50 years ago: The storm that wrecked A H McIntosh's factory

Fife may be facing a wintry blast right now, but, 50 years ago this week, the weather took a severe turn.

Tuesday, 16th January 2018, 5:53 pm
Updated Tuesday, 16th January 2018, 5:57 pm
Fife Free Press - January 1968, huge damage at A. H. McIntosh factory after worst storm in living memory

The storms of January 1968 were the worst in living memory, and caused major damage to houses, buildings, parks, and schools across the district.

The A.H. McIntosh factory on Victoria Road was one of the worst hit.

Reports of the damage were estimated at £30,000 – a significant sum of money five decades ago – and the workforce responded by turning out in huge numbers to get the business back up and running.

Sign up to our daily newsletter

The i newsletter cut through the noise

Fife Free Press - January 1968, report on worst storms in living memory

Over 500 workers turned up to tackle the debris and ensure the furniture manufacturer could get its orders out.

The roof over the chair assembly department was blown in, creating complete havoc and, in turn, the floor of the department caved in on the machine shop.

The basement flooded and water damage ruined stock.

R.W. Adams, financial director, said it ‘looked as if a bomb had hit the place.’’ - indeed, residents spoke of ‘’two explosions’’ during the night.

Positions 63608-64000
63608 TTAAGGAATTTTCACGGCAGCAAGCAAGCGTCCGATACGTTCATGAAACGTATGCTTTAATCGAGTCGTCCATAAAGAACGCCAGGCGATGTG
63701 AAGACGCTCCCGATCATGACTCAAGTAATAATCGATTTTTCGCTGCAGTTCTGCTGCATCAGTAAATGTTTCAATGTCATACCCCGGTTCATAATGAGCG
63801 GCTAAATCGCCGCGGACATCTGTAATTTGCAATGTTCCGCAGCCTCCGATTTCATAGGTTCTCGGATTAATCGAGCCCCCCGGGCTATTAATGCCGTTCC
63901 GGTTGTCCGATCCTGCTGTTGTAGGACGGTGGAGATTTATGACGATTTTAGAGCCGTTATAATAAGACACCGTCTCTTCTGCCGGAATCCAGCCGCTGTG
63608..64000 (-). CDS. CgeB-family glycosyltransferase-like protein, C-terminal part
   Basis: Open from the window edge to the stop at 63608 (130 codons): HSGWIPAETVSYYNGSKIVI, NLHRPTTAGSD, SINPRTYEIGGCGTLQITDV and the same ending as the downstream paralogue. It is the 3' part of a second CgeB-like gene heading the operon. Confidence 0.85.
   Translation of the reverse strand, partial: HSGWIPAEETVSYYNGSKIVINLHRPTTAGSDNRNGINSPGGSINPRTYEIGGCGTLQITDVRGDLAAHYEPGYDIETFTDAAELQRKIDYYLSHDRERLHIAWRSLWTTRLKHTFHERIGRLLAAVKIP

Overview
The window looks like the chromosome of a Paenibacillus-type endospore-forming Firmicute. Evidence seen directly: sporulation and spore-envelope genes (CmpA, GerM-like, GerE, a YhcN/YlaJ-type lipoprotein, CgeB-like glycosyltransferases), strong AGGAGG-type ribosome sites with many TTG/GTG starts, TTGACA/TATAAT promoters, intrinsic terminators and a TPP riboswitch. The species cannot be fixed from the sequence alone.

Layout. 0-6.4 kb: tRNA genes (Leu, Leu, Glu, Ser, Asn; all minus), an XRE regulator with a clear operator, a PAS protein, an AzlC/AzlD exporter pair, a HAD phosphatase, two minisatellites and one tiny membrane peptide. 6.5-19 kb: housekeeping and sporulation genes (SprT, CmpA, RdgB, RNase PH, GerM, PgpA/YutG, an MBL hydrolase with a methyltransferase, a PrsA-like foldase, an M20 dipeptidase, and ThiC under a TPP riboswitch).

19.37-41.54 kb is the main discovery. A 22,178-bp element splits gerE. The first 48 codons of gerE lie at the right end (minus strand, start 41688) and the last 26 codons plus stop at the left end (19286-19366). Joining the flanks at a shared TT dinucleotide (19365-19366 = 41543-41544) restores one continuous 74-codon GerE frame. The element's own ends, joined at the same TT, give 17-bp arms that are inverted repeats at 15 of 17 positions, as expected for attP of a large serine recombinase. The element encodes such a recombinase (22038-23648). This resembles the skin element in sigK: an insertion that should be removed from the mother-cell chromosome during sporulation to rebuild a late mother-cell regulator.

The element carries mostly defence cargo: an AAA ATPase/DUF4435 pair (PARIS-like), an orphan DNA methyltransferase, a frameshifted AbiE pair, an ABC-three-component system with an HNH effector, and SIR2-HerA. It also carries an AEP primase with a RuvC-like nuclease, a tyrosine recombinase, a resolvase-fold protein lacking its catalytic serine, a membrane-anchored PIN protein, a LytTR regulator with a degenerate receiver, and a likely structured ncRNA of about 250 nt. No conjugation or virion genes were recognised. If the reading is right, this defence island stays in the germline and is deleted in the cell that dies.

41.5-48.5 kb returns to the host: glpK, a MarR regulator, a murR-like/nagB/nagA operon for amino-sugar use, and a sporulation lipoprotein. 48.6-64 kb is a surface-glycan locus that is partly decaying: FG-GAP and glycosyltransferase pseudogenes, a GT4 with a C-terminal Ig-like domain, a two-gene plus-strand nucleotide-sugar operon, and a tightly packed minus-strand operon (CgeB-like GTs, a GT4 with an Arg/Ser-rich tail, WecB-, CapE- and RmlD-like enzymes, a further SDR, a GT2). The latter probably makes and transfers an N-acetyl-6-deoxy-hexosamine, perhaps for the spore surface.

Fife Free Press - January 1968, report on worst storms in living memory

The consequences could have been much worse – by good fortune, Sunday was the only evening when there was no night shift at the factory.

The damage impacted on some 400 staff who were sent home, but they were the first to step up and get the repairs underway.

Picks, shovels and pneumatic drills were pick up to clear the rubble which saw £30,000 of finished and practically completed stock to be destroyed when the basement stores were flooded.

A £20,000 extractor plant installed just six months earlier, was written off.

Bill Henderson (33) of Russell Place, Kirkcaldy, was one of the first on the scene - he was in charge of fire fighting at the factory.

He said the wind was blowing hard and ‘’there were slates flying all around.’’

Andrew Dewar, of Tyndrum Place, a maintenance electrician, logged little more than five hours sleep across several days as he and his team rigged up emergency lighting.

By the Tuesday, most of the debris had been cleared.

By the Wednesday, work began clearing the place out, and on the Thursday concrete was poured into the foundations.

By the weekend, the steel structure – which had been measured up as early as Monday – was set to go up.

Tom Lawson (37), machine setter of Dunearn Drive, said everyone wanted to help.

‘’We had to turn men away because of the danger to which they may have been exposed,;’’ he told the FFP.